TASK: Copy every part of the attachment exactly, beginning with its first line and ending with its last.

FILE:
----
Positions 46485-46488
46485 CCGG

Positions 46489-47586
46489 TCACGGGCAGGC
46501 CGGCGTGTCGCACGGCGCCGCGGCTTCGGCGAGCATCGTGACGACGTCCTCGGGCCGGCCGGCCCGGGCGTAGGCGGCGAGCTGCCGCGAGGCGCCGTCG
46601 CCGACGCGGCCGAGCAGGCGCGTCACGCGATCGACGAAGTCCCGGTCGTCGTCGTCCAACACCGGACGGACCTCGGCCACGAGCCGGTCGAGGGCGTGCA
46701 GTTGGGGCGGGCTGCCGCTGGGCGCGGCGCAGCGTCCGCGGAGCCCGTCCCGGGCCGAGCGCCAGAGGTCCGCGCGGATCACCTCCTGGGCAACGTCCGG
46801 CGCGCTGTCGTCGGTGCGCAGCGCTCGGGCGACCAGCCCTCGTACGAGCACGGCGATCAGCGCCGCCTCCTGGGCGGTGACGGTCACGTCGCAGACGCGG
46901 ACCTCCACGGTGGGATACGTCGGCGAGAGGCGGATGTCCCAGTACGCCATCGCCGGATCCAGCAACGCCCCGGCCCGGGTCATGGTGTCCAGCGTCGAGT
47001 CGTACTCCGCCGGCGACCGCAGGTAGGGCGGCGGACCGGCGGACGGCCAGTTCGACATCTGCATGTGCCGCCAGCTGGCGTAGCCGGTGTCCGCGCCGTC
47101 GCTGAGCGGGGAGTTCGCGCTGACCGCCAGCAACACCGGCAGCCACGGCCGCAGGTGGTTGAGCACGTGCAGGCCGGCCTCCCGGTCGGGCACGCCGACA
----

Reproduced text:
Positions 46485-46488
46485 CCGG

Positions 46489-47586
46489 TCACGGGCAGGC
46501 CGGCGTGTCGCACGGCGCCGCGGCTTCGGCGAGCATCGTGACGACGTCCTCGGGCCGGCCGGCCCGGGCGTAGGCGGCGAGCTGCCGCGAGGCGCCGTCG
46601 CCGACGCGGCCGAGCAGGCGCGTCACGCGATCGACGAAGTCCCGGTCGTCGTCGTCCAACACCGGACGGACCTCGGCCACGAGCCGGTCGAGGGCGTGCA
46701 GTTGGGGCGGGCTGCCGCTGGGCGCGGCGCAGCGTCCGCGGAGCCCGTCCCGGGCCGAGCGCCAGAGGTCCGCGCGGATCACCTCCTGGGCAACGTCCGG
46801 CGCGCTGTCGTCGGTGCGCAGCGCTCGGGCGACCAGCCCTCGTACGAGCACGGCGATCAGCGCCGCCTCCTGGGCGGTGACGGTCACGTCGCAGACGCGG
46901 ACCTCCACGGTGGGATACGTCGGCGAGAGGCGGATGTCCCAGTACGCCATCGCCGGATCCAGCAACGCCCCGGCCCGGGTCATGGTGTCCAGCGTCGAGT
47001 CGTACTCCGCCGGCGACCGCAGGTAGGGCGGCGGACCGGCGGACGGCCAGTTCGACATCTGCATGTGCCGCCAGCTGGCGTAGCCGGTGTCCGCGCCGTC
47101 GCTGAGCGGGGAGTTCGCGCTGACCGCCAGCAACACCGGCAGCCACGGCCGCAGGTGGTTGAGCACGTGCAGGCCGGCCTCCCGGTCGGGCACGCCGACA